802.11a/b/g Performance Chart

I keep getting asked "how fast can it go" type questions. Perhaps
some numbers might help. This is stolen from an Atheros PDF at:
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some additions and corrections by me.
Non-overlapping Modulation Max Max Max
Channels ------- | Link TCP UDP
| | | | |
802.11b 3 CCK 11 5.9 7.1
802.11g (with
802.11b) 3 OFDM/CCK 54 14.4 19.5
802.11g only 3 OFDM 54 24.4 30.5
802.11g turbo 1 OFDM 108 42.9 54.8
802.11a 13 OFDM 54 24.4 30.5
802.11a turbo 6 OFDM 108 42.9 54.8
The paper claims that encryption is enabled for these calculations,
but my numbers seem to indicate that these number are for encryption
disabled. Dunno for sure. The Max TCP and Max UDP are the
theoretical maximum thruput rates.
Reply to
Jeff Liebermann
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It means that there is a beaconing 802.11b access point in the vicinity, with a connected 802.11b client, that is NOT moving traffic. 802.11g will slow down to listen for traffic from the 802.11b device if it hears a beacon. No traffic is necessary to create the slowdown. The degree of slowdown varies with the type of flow control mechanism. Since such flow control is usually off by default, the higher value is used in the table. There are some details in the paragraph under the table on Page 1.
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If you want the exact explanation, Atheros also published their test methods at:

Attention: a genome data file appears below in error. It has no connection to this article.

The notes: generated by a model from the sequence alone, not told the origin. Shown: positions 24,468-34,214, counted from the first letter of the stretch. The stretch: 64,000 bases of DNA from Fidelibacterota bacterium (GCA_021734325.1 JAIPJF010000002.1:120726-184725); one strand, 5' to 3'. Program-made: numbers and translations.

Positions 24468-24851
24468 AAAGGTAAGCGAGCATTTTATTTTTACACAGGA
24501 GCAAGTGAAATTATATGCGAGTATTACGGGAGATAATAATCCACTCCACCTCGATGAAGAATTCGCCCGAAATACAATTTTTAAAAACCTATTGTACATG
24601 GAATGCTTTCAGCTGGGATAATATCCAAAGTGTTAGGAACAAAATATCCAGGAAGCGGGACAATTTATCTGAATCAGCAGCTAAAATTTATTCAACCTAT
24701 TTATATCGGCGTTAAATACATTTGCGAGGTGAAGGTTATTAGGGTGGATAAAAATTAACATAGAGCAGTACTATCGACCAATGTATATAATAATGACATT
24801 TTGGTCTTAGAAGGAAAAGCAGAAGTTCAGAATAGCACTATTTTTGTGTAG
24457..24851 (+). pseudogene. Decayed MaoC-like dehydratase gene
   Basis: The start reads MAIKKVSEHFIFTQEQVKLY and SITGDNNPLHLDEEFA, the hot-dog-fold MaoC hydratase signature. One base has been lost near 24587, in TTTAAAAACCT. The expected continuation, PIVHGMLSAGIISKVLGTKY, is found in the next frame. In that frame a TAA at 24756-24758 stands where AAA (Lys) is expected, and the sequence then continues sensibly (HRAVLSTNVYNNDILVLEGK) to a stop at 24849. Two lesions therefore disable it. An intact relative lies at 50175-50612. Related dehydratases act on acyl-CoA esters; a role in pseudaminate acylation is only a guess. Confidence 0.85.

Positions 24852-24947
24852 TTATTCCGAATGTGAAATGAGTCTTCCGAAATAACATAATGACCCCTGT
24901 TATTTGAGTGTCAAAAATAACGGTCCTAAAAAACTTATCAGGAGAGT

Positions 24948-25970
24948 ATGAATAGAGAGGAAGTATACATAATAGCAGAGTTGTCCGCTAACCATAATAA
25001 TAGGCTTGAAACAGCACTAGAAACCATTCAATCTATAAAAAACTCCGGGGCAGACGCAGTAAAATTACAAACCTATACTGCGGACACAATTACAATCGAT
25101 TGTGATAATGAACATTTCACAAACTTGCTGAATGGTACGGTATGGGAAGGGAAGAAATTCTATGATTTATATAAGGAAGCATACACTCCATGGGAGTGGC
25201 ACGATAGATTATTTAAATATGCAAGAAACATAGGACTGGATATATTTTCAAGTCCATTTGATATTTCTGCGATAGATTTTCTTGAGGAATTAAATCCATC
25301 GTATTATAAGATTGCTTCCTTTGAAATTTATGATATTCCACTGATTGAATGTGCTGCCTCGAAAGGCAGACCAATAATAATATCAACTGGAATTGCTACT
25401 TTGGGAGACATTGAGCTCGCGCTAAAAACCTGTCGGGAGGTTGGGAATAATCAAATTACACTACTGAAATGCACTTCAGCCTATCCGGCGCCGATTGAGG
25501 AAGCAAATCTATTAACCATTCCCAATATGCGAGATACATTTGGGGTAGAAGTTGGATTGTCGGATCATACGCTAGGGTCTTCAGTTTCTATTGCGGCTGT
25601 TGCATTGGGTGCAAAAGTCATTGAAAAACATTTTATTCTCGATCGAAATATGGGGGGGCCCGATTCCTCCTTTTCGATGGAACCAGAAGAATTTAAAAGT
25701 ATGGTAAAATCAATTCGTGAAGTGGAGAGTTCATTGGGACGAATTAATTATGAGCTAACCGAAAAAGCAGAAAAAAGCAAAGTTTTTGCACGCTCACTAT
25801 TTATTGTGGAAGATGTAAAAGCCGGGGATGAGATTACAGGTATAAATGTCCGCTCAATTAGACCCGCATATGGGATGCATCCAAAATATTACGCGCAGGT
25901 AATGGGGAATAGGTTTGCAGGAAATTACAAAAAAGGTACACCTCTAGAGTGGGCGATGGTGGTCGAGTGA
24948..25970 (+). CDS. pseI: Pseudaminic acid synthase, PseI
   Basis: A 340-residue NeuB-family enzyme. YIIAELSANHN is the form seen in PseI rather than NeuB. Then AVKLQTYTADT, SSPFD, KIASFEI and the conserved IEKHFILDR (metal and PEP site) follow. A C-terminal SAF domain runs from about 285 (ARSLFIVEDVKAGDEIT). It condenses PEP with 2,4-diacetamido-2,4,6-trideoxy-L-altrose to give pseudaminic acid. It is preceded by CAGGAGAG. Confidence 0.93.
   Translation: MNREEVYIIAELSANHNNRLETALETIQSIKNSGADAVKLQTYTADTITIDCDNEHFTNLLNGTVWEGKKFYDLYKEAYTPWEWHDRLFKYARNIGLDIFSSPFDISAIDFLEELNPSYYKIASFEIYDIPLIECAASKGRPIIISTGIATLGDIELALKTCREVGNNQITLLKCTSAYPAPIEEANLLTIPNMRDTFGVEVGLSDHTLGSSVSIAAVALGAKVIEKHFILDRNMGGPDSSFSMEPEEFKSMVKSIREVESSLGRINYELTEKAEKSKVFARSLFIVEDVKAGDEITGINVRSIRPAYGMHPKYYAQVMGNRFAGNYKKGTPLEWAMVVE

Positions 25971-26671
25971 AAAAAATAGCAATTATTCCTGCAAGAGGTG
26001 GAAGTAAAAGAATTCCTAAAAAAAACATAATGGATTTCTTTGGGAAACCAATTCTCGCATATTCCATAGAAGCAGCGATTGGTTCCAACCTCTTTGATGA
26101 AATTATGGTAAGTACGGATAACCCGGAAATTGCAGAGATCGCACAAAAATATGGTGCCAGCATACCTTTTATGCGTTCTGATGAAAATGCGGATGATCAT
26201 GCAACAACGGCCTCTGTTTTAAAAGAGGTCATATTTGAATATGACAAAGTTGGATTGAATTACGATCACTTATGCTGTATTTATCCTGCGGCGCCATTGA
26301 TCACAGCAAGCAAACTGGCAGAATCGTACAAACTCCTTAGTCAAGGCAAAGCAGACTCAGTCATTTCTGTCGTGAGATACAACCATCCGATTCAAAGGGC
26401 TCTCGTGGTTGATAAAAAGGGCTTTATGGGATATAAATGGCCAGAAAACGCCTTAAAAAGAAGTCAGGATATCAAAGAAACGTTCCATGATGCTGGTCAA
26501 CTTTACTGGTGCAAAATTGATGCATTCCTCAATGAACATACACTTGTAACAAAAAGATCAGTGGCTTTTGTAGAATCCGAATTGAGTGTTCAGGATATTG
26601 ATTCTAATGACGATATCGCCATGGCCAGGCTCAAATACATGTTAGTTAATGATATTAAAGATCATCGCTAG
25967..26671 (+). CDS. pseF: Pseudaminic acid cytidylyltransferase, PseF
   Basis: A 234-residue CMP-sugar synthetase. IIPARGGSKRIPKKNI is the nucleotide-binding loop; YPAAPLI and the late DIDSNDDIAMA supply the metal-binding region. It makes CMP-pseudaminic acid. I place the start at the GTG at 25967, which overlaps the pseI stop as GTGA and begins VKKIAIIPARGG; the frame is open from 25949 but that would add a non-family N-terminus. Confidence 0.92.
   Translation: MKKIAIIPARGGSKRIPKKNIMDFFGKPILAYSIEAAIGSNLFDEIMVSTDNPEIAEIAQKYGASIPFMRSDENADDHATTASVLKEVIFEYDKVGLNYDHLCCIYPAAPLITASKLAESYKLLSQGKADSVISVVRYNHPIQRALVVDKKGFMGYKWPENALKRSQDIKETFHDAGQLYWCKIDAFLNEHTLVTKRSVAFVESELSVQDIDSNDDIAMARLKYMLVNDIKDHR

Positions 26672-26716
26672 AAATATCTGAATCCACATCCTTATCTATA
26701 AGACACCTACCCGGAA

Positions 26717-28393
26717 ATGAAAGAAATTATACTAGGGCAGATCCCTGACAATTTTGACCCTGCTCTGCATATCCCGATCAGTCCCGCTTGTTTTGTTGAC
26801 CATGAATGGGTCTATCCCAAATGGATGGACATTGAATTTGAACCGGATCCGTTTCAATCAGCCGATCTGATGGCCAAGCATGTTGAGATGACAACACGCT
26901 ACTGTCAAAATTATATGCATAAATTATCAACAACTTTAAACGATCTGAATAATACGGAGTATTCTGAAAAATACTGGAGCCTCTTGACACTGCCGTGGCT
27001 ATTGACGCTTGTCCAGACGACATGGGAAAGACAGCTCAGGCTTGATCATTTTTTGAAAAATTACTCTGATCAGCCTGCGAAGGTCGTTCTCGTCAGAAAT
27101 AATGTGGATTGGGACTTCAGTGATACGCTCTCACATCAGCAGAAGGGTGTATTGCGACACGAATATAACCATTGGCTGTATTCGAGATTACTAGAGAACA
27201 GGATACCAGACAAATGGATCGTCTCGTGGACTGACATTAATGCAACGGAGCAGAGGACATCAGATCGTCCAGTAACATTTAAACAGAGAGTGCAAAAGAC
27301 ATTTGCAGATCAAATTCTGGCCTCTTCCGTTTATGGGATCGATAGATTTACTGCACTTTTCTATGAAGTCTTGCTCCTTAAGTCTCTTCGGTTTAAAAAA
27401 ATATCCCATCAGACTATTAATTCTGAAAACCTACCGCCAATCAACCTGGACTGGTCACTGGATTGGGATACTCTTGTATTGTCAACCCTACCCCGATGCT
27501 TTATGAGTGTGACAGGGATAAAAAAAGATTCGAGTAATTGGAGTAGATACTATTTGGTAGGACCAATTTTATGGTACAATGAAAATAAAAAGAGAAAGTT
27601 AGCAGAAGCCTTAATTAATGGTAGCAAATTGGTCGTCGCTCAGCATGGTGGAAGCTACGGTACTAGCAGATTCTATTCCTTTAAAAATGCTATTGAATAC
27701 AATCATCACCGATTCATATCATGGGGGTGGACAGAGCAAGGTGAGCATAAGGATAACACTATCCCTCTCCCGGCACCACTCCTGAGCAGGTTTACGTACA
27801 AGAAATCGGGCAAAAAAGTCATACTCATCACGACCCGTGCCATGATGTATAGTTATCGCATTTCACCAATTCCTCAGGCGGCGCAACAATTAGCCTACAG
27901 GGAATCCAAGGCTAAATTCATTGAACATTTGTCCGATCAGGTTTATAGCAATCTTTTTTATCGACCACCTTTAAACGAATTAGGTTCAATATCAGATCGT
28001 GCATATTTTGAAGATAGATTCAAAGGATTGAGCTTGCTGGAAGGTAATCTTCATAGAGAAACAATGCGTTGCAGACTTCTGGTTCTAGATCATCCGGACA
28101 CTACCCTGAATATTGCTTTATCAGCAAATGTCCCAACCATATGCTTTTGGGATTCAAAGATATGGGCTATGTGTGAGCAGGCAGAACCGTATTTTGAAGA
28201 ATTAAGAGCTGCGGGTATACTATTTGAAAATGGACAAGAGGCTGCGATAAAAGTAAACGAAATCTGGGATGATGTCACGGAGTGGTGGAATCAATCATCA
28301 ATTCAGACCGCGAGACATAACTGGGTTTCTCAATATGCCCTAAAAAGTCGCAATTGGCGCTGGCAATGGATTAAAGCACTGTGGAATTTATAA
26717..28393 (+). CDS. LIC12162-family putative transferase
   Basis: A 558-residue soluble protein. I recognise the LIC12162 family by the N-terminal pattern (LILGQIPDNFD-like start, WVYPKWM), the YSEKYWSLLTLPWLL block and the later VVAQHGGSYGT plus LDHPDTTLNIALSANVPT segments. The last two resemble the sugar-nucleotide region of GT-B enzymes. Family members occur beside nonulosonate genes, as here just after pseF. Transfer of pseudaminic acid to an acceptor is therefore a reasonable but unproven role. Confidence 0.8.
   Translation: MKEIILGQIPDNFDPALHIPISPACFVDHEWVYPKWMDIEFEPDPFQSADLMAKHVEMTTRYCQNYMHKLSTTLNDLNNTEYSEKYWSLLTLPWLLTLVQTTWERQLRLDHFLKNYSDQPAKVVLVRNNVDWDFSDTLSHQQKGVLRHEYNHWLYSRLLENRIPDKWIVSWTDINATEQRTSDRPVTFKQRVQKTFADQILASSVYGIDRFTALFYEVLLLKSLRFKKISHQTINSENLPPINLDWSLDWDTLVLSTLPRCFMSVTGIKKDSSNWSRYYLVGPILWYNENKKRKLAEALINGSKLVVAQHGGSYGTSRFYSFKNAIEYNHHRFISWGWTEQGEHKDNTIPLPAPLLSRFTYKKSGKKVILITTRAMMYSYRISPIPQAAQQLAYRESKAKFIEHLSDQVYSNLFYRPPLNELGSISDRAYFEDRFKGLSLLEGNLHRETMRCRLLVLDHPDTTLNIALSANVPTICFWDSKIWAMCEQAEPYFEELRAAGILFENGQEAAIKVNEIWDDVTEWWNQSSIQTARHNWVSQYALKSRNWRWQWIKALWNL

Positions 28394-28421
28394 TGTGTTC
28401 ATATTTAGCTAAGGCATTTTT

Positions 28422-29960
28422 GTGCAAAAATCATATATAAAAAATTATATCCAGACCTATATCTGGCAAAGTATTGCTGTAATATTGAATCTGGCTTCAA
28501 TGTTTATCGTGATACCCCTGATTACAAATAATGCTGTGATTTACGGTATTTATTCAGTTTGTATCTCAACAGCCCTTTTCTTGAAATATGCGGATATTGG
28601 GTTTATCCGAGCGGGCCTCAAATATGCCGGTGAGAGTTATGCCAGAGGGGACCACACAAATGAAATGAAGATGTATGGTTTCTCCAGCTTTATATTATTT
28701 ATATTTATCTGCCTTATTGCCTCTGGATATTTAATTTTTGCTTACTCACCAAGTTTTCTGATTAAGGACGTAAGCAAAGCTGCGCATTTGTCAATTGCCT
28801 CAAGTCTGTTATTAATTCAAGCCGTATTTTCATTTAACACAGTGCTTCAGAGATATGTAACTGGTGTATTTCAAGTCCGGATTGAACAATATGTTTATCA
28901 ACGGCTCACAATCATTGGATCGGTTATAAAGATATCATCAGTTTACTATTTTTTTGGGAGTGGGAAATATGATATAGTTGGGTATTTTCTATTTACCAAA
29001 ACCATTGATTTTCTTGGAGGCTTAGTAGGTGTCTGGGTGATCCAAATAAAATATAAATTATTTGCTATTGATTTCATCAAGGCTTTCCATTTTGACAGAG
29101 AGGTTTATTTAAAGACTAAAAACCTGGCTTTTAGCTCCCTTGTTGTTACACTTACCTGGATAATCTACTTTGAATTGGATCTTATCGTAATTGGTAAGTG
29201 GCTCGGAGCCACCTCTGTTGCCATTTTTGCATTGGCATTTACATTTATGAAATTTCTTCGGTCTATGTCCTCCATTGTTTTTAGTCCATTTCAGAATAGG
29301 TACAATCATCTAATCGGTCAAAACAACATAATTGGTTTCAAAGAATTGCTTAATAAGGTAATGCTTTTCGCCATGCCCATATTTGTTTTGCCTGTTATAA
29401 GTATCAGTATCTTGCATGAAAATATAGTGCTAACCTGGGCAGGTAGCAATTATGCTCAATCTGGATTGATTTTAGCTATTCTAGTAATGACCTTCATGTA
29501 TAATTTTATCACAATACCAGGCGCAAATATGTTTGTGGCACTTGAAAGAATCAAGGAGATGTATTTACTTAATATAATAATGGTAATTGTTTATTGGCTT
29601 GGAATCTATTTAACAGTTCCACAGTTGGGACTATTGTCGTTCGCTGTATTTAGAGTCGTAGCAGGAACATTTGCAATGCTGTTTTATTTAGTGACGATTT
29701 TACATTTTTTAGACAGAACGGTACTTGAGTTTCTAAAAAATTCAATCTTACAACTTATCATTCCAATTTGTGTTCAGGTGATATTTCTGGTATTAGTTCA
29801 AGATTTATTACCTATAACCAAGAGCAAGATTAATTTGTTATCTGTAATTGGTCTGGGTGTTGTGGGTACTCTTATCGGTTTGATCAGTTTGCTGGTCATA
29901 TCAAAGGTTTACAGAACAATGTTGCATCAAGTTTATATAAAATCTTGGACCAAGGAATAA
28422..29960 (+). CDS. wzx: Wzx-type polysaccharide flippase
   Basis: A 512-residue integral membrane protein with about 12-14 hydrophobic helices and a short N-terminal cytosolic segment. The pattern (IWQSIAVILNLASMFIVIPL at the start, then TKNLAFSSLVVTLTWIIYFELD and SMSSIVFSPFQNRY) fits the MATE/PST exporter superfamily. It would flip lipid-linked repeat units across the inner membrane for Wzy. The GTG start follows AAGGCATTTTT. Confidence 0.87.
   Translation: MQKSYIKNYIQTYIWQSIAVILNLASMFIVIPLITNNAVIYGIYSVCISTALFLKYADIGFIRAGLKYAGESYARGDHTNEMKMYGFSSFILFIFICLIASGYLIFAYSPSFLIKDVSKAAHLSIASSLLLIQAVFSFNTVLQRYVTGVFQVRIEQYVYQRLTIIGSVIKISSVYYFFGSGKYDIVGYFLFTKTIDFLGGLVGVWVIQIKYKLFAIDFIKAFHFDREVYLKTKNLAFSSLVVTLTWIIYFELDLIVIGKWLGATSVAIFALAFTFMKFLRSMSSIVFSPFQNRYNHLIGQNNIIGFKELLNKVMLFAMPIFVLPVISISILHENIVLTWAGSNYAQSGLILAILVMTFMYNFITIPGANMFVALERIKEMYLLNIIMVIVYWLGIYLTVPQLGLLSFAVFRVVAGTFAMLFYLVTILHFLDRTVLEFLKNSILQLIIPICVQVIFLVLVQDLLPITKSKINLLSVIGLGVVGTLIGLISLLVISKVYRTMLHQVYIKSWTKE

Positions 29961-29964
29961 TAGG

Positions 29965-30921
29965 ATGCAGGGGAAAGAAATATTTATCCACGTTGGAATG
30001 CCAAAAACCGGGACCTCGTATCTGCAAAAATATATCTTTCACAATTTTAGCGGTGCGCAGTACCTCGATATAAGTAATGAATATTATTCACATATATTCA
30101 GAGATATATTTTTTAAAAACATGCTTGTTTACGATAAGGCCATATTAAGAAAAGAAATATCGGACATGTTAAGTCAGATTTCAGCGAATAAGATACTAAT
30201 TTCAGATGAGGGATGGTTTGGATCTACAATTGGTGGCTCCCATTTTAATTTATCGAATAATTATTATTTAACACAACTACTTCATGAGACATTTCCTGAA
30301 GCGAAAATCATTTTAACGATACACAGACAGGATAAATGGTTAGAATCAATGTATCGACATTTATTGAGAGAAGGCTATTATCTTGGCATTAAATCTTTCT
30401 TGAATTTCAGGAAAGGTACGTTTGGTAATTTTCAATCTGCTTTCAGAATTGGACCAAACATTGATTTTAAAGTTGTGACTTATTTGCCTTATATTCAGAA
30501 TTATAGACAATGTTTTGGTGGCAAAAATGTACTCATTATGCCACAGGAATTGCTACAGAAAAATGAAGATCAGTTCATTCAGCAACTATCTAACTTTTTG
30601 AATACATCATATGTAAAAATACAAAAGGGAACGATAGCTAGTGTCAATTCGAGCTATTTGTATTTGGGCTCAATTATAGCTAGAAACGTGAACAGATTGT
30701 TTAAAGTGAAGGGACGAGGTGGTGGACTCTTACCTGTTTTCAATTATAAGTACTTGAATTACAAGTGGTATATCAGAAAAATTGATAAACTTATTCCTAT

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Page 3 is proclaims: "Since the key feature of 802.11g is backward compatibility with 802.11b, throughput tests should be done with an 802.11b client device connected to the access point but otherwise idle. This setup ensures that the 802.11g network is operating in an 802.11b compatible mode."
Other papers are at:
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methodology is similar to those used by the nifty product performance tests on Tom's Hardware site. For example, here's the WRT54G:
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802.11b client connected but not moving any traffic. There are quite a few beacons and managment frames belched by non-active 802.11b access points sufficient to drive a typical 802.11g system to a crawl.
Reply to
Jeff Liebermann
What does the "802.11g (with 802.11b)" mode mean exactly?
Does it mean an 802.11g AP with active 802.11b clients or just the activation of compatibility setting in the AP config, even if there are no active 802.11b clients?
Thanks.
Reply to
meATprivacyDOTnet
I would think it means with both active. My 802.11g router has "b" enabled, for certain visitors. With just a "g" connected, I get 26.4MBpS on TCP "iperf" testing. Running iperf -d to test both directions, I get 13.1 Mbits/sec plus 14.6 Mbits/sec. I think that's a point that Jeff has raised in the past. 54Mbps is shared on the WAP.
I was able to write to a shared Windows disk drive on the wired systems from the wireless G at about 21Mbps.
Reply to
dold
Thanks for the explanation.
Since I am using two WRT54GS wireless routers for a WDS bridge with no wireless clients, I am going to set them to G-only mode, just to be on the safe side.
Thanks.
Reply to
meATprivacyDOTnet

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